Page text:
Hi! My dad is 63 years old. So this problem started last August, when we noticed that he is having some speech issue.
It was like as if he is eating something and talking, when actually his mouth was completely empty.
Then the frequency of this slurring increased in some weeks/months (can not recall).
When we met our doctor, he advised to get an MRI done.
On getting the MRI he concluded that it is because of diabetes and blood pressure that some muscles of the tongue are weak.
Since november, my dad is controlling diabetes and blood pressure and has also lost 10 kgs (he was overweight, with strict diet and exercise he has lost 10 kgs and now weighs 80 kgs)
So, the slurring problem increased and now its not slurring but lisping. We also noticed that his tongue is not able to touch the roof of the mouth. And there is always some burning sensation on some part of the tongue.
We met a few renowned doctors but nothing was concluded.
We met a neurologist, who recommended the following tests.
MRI, diffused and contrast
RNT THYROID ECHO
ULTRASOUND OF THE NECK. All the above tests were normal.
On meeting our neurologist the last time, he has given the following conclusions.
He said -
His tongue muscles are weak,
And blood supply to the blood is not appropriate.
And has given us some medicines.
Although on his prescription he has written the following.
D/d Multi infarct state e bulbar palsy
Bulbar palsy onset AHC
He has also written follow up to see for evolution/ evaluation of AHC disease.
As you can see what he said and what he wrote was completely different.
My question is I did my research on Ahc and bulbar palsy, yes it is very scary but some symptoms are not matching with the symptoms of Ahc and bulbar palsy.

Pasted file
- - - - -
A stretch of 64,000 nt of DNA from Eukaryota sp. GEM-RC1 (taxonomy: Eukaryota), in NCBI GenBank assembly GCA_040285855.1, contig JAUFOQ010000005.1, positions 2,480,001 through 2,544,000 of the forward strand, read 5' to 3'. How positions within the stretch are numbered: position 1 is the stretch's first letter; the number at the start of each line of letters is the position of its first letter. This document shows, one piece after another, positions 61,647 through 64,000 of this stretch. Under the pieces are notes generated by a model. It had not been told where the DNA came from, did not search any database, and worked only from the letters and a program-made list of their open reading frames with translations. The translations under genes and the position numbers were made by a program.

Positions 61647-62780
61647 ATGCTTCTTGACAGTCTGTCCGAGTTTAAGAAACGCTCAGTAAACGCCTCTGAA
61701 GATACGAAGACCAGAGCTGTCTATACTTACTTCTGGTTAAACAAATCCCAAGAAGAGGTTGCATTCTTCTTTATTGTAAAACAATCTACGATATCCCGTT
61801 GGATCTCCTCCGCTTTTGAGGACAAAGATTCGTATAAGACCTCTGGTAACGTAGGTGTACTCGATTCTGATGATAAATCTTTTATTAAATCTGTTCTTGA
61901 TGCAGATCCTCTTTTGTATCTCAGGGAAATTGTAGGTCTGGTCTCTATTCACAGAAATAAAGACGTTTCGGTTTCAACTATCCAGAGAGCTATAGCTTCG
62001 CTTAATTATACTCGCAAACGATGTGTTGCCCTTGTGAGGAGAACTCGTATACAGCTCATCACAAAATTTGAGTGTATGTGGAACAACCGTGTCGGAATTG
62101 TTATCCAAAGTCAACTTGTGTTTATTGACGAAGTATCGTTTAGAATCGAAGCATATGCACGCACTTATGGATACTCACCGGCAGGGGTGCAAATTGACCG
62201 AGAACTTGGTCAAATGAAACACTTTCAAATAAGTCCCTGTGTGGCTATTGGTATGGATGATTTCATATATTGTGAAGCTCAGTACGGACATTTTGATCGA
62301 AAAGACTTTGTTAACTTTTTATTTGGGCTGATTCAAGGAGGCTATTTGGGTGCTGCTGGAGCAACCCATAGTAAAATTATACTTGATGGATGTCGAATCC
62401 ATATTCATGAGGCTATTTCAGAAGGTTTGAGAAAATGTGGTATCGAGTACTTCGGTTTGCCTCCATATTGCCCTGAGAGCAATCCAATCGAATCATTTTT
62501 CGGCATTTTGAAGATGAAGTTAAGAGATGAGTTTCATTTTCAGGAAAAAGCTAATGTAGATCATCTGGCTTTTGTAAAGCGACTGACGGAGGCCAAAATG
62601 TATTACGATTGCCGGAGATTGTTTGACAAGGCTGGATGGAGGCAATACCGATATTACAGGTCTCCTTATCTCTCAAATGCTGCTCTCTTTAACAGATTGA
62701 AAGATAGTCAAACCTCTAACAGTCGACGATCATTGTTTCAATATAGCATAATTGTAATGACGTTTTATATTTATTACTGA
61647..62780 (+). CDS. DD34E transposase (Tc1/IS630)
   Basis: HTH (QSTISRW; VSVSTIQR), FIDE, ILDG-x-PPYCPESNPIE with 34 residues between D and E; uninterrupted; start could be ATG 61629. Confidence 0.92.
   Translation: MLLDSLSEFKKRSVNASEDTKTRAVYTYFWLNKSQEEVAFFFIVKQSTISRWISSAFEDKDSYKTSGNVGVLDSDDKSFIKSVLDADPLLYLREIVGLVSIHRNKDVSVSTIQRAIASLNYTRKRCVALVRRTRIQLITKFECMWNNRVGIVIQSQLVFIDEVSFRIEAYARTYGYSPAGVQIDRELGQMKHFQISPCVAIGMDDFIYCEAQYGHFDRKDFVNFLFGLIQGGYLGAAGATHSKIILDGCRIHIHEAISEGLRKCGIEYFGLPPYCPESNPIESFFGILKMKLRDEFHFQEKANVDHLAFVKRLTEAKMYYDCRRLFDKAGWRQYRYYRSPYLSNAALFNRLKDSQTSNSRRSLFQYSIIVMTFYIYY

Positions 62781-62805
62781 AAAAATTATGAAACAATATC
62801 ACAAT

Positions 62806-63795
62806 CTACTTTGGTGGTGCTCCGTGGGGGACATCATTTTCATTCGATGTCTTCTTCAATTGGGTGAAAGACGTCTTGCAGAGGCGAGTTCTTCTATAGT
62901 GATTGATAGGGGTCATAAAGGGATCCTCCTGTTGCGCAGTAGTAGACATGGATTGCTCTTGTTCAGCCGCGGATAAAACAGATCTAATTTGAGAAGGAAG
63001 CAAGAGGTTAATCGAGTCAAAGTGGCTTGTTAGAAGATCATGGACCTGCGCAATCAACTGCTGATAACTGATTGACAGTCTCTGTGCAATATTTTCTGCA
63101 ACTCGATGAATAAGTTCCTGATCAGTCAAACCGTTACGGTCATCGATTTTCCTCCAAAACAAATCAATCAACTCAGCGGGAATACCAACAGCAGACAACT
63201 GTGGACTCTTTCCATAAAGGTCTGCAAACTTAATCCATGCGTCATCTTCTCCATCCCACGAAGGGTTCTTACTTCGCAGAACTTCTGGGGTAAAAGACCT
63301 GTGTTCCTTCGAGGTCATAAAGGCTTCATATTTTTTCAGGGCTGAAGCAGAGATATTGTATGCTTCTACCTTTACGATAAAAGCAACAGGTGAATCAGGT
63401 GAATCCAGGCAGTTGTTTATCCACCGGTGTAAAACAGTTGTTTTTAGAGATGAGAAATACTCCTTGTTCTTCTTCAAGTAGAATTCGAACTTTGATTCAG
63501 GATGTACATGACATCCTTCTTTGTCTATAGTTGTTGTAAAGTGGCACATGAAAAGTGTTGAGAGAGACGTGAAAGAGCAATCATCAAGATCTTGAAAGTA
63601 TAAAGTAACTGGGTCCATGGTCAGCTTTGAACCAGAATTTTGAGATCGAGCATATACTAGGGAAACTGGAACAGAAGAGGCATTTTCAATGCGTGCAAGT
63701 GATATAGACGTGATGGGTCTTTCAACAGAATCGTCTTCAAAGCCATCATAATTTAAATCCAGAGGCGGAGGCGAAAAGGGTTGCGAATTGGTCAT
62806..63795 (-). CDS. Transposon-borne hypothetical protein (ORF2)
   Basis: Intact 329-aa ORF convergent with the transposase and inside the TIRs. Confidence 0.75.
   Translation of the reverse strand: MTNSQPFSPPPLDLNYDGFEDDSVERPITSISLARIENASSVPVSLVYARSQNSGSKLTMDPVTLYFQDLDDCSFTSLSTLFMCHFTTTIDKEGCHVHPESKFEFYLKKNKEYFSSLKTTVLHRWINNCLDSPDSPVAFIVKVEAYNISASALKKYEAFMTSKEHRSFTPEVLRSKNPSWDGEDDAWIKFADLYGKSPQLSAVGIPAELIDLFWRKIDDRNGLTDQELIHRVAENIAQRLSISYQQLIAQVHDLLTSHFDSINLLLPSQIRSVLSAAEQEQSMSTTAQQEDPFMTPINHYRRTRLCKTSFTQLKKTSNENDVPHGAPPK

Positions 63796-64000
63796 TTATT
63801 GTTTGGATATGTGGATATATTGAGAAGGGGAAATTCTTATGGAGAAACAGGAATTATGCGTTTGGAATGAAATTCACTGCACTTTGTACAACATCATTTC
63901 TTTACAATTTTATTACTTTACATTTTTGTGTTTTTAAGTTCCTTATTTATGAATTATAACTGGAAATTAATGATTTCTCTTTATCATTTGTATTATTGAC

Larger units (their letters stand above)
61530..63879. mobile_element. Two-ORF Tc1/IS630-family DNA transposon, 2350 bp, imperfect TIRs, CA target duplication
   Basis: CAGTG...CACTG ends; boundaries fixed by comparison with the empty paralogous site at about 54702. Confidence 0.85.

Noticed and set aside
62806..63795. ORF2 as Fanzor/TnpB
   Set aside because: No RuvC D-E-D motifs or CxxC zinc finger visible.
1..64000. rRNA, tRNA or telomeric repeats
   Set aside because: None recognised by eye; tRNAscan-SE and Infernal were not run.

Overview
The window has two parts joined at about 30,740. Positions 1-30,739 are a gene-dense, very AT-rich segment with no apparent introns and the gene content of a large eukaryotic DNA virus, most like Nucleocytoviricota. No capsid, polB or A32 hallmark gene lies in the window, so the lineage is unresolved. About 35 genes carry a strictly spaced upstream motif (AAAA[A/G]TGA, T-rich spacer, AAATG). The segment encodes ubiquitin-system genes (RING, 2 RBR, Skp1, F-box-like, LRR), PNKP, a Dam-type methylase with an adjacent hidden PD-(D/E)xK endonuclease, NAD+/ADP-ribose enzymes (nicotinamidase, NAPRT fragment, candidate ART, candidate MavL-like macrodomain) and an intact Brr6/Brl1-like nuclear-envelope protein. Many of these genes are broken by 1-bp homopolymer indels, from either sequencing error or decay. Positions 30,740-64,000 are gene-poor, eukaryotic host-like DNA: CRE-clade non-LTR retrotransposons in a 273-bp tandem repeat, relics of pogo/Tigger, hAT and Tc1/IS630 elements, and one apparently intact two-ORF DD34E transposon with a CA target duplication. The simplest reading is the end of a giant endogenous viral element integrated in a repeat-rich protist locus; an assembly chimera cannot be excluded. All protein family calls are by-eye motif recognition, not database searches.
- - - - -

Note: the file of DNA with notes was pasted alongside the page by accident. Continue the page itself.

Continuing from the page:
He also said - there is no test to conclude this disease, if nothing happens after having the given medicines. We will conclude that he is suffering from Ahc and bulbar palsy.
Symptoms that differ
His walking is perfect - daily walks for more than 7 kms
His muscles are strong
No problem with swallowing
Please help me out in this.
Dear lybrate user, you can try consulting a dentist who hs done masters in oral medicine and radiology or in oral pathology.
With aging tongue muscles tend to become weak n also mouth gets dry making them difficult to speak properly or swallow. Moistness of mouth also plays a role in speech. Wen a person loses mutiple teeth, the space available for tongue increases n tongue seems to noticably increase in size in older patients. This again causes difficulty in speech. With aging, weak muscle n nerves coupled with slight increased side tongue n absence of muliplt teeth or complete absence of teeth may cause incomplete control over tongue.
Taste buds greatly reduce in number with aging causing bald tongue. Nutritional deficiency esp iron deficiency can cause bald tongue n inflamation easily.
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